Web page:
Near Blair in Washington County, Nebraska — The American Midwest (Upper Plains)
Its decline began in 1859 with a great exodus of residents to the Colorado gold fields. Following the Panic of 1857 its three banks closed. The Sioux City and Pacific Railroad, after buying the DeSoto line's franchise, chose to cross the river three miles north of DeSoto and in 1869 established Blair. DeSoto's hopes for growth were blasted. Its citizens left for other communities, a number to become figures of prominence in judicial, political, and financial circles in Nebraska. Today the Fort Calhoun Power Station is in the area where once flowed the Missouri River.
Erected by Omaha Public Power District, Nebraska State Historical Society. (Marker Number 119.)
Marker series. This marker is included in the Nebraska State Historical Society marker series.
Location. 41° 30.759′ N, 96° 4.789′ W. Marker is near Blair, Nebraska, in Washington County. Marker is at the intersection of U.S. 75 and Power Line Road (County Route 41), on the right when traveling north on U.S. 75. Click for map. Marker is in this post office area: Blair NE 68008, United States of America.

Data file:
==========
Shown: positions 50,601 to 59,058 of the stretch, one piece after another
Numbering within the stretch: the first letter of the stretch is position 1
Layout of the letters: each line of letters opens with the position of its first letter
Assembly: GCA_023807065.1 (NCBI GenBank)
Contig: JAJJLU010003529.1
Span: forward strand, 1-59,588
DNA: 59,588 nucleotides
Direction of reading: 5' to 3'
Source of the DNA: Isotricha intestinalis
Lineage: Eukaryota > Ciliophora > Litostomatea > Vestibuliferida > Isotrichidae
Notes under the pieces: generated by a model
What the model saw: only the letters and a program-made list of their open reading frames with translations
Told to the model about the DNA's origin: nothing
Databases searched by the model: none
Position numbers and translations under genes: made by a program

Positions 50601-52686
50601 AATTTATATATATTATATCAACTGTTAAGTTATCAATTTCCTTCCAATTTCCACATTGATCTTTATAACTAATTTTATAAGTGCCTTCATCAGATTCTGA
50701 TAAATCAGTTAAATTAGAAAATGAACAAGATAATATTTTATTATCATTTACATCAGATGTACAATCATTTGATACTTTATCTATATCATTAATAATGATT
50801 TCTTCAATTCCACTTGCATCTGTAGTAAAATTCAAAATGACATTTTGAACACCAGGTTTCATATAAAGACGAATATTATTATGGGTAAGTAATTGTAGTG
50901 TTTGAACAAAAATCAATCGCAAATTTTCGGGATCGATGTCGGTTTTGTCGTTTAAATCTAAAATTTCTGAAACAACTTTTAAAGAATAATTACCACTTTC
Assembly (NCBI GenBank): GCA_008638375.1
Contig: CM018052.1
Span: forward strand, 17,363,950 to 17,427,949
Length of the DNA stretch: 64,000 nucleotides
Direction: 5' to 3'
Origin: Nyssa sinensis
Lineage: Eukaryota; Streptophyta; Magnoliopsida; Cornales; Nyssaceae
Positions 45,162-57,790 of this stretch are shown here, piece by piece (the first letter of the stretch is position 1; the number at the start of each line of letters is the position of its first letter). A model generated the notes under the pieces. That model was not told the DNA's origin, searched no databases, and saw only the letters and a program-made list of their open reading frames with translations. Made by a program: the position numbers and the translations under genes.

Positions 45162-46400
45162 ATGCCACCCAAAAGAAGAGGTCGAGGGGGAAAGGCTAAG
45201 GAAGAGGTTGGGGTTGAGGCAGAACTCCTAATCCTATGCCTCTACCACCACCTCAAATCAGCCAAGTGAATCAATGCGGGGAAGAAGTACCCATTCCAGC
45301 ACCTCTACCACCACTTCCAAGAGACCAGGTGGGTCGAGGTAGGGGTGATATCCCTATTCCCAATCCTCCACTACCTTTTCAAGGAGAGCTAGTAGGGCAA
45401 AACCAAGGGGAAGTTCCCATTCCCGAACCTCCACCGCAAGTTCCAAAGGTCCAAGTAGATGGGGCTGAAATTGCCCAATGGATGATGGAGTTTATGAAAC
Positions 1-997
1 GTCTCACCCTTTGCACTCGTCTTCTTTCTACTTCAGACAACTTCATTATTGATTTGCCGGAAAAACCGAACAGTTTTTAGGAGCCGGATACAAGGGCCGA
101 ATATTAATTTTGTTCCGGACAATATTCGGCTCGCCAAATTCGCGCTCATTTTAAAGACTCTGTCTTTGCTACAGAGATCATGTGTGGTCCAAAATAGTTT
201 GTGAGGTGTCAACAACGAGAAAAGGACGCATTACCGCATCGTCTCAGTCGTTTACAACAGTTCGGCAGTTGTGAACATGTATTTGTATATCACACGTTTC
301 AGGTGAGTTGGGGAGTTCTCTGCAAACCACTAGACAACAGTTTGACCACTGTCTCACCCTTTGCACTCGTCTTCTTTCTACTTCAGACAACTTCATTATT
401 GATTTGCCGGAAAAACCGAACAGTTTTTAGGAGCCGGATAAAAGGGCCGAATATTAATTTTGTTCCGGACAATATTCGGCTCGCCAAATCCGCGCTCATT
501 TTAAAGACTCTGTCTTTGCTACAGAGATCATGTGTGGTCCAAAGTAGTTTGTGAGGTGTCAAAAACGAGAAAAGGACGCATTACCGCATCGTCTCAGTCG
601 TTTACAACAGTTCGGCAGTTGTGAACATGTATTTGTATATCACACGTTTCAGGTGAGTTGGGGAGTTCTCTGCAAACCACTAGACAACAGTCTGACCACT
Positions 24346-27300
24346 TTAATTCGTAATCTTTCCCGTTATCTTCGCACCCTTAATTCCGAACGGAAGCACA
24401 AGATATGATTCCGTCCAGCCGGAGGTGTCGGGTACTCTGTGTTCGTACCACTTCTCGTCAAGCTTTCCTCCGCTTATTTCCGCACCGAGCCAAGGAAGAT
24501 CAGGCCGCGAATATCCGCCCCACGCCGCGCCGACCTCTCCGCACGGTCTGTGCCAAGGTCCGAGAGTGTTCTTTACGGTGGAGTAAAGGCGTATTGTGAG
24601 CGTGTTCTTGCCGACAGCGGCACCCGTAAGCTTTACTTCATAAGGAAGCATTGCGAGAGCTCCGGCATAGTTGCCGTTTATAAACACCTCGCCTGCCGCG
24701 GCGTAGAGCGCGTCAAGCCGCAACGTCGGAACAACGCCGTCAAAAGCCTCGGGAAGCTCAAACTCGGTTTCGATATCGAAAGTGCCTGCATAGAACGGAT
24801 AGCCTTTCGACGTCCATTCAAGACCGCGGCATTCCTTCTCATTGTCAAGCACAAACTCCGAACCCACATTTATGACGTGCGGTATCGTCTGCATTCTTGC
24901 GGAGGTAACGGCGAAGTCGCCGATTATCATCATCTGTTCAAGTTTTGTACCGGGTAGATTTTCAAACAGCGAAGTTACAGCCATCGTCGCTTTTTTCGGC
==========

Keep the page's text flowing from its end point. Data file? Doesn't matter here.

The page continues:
Other nearby markers. At least 8 other markers are within 5 miles of this marker, measured as the crow flies. Up the Missouri (approx. 2.2 miles away); The Lewis and Clark Expedition (approx. 2.2 miles away); Steamboat Bertrand (approx. 2.7 miles away); Lewis and Clark Campsites (approx. 3.1 miles away); Congregational Church of Blair (approx. 3.5 miles away); Lewis and Clark Campsite Area (approx. 4.1 miles away); Fort Atkinson (approx. 4.8 miles away); The Death of Marshal Suverkrubbe (approx. 5.1 miles away). Click for a list of all markers in Blair.
More about this marker. The marker is located just off the highway (U.S. 75)on the entrance road to the Fort Calhoun Nuclear Power Plant. It can be seen from U.S. 75.
Categories. • Notable Places • Settlements & Settlers • Waterways & Vessels •
Credits. This page originally submitted on , by Michael James of Fort Calhoun, Nebraska. This page has been viewed 1,270 times since then and 22 times this year. Photo 1. submitted on , by Michael James of Fort Calhoun, Nebraska. • Kevin W. was the editor who published this page. This page was last revised on June 16, 2016.